I am a 27 year old female with severe chronic asthma, I also cough a great deal. Over the last 1 1/2 have had leakage everytime I sneeze, cough, or laugh. In the beginning it did not happen often, only once in awhile. On occasion, also experienced what seemed to be bladder pain or lower pelvic pain. Then three months ago, had an UTI, that was pretty bad, took Bactrim DS, and did not clear it up, was changed to Trovan, and the infection finally went away. But, the urge, frequency and pain has remained. The leakage has gotten a lot worse, now sometimes happens when I stand up or walk. I go to the bathroom all the time, I feel as if my bladder is always full, but when I go to the bathroom, sometimes I am able to go a lot and sometimes it seems I cannot go at all. Went to a urologist. Gave them a urine sample and then proceeded to urinate in toliet, thought my bladder was empty, but the doctor drained out 180cc of urine from my bladder, I felt empty. thought I was done. He is not sure what is wrong,
has anyone experienced these symptoms..did you ever get any answers. The doctor gave me Urised to take 3 times daily, been taking it for 3 days and no improvement, I am scheduled to go back in two weeks, doctor said that I may have to have a test called urodynamics. What type of test is that? What can it show? Is it painful? I have never in my life experienced the type of pain and discomfort I feel now, my bladder has been so painful that I have actually doubled over in pain. I am getting scared. Is it possible that my bladder has weakened or fallen or something? any suggestions would be greatly appreciated. thank you.
I agree with your doctor wanting to perform urodynamics. This process involves filling your bladder slowly to see if it contracts at low volumes and measures pressure. This test may reveal why you leak when you cough and laugh. It will also tell the capacity of the bladder and how well the bladder muscle can relax. A catheter is placed in the bladder to measure the pressure changes and you are asked when you feel your bladder is full. This can be uncomfortable but is usually tolerated well by our patients. You then urinate and the computer can help the Urologist determine if you are obstructed as well as determine a post void residual (PVR). The PVR at your last office visit was 180 cc, this is a little high. The residual urine left in the bladder gives bacteria time to proliferate and may be responsible for your urinary tract infection(UTI). Urodynamics will hopefully give you a reason why you have residual urine.
I sympathize with your condition and plan to provide you with information such that you can understand that you are not alone. Many women have urinary leakage and painful urination. Another thought is that you may have a condition known as interstitial cystitis(IC). This is a chronic inflammation of the bladder wall and unfortunately there is not a known cure. It differs from common cystitis (UTI) in that the later is caused by a bacterial infection which can be treated by bacterial antibiotic therapy. You have been treated successfully with Trovan yet your symptoms remain. It is also important to note that IC is not a psychosomatic disorder nor is it caused by stress.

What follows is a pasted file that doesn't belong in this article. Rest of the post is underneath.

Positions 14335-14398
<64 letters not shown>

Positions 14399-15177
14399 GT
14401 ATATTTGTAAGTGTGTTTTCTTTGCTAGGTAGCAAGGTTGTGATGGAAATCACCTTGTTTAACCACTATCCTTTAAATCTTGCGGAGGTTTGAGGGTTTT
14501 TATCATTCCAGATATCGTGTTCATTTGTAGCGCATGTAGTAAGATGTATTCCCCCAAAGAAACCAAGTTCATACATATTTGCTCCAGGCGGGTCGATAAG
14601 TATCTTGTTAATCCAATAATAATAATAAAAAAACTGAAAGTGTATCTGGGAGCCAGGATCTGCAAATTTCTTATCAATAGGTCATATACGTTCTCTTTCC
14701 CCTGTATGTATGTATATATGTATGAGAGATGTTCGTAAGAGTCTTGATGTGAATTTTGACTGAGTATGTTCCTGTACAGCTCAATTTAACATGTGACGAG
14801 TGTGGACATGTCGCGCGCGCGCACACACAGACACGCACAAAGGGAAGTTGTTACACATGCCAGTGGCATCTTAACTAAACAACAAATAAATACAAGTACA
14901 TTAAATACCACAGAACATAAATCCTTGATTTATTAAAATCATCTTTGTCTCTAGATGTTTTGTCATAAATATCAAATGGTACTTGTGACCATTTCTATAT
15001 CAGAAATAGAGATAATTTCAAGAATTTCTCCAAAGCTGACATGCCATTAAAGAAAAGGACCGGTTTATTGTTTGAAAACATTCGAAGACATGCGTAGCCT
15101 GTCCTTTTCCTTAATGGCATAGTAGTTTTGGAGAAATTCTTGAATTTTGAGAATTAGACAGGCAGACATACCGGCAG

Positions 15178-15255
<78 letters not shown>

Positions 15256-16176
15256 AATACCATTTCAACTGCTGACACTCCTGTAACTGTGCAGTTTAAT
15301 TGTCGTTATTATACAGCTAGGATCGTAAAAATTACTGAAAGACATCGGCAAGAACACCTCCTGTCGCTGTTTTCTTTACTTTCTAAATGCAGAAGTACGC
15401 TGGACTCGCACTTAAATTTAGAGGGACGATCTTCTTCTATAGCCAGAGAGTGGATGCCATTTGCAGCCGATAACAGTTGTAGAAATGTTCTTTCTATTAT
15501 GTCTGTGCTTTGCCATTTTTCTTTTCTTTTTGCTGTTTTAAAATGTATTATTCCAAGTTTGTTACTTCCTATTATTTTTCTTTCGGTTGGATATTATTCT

IC can affect people of any age, race or sex. It is, however, most commonly found in women. A 1987 epidemiological study estimated that 450,000 people may be affected by the disease. The symptoms include:
-Frequency-Day and/or night urination(up to 60 times a day in severe cases.) In early or very mild cases, frequency is sometimes the only symptom.
-Urgency-The sensation of having to urinate immediately may also be accompanied by pain, pressure or spasms.
-Pain-Can be in the abdominal, urethral, or vaginal area. Pain is also frequently associated with sexual intercourse.
-Other Disorders-Sometimes patients also report experiencing symptoms such as muscle and joint pain, migraines, allergic reactions, colon and stomach problems as well as the more common symptoms of IC described above.
Diagnosis is very difficult and must follow several steps:
1)Urine cultures must be negative
2)Rule out other associated disease, bladder cancer, stone disease, anatomic abnormalities
3)cystoscopy-routine cystoscopy in the clinic may not be sufficient to make a diagnosis of IC. It is usually necessary to distend the bladder under general anesthesia in order to see pinpoint hemorrhages on the bladder wall a hallmark of this disease. It may even be necessary for a biopsy to be taken at that time as well.
4)Diagnostic radiology-IVP, KUB
2)Oral medication-anti-inflammatory drugs,antispasmotics, antihistamines and muscle relaxants.
3)Self Help- biofeedback
If after the work-up I have suggested above, you are determined to have a functioning bladder an chronic inflammation you may wish to try some of the treatments I have mentioned. If you bladder muscle is weak or you are determined to have an obstruction. You may have to catheterize yourself, after each void to make sure you are empty. Your urologist can help you learn this.
The next step is to perform the test that your urologist is comfortable with and determine what your diagnosis is. Then treatment plans can be discussed. I agree with you doctors next step of urodynamics and depending on the result, the other studies can be done.
This information is provided for general medical educational purposes only. Please consult your physician for diagnostic and treatment options pertaining to your specific medical condition. More individualized care is available at the Henry Ford Hospital and its satellites (1 800 653-6568).
*keyword: Bladder dysfunction, interstitial cystitis
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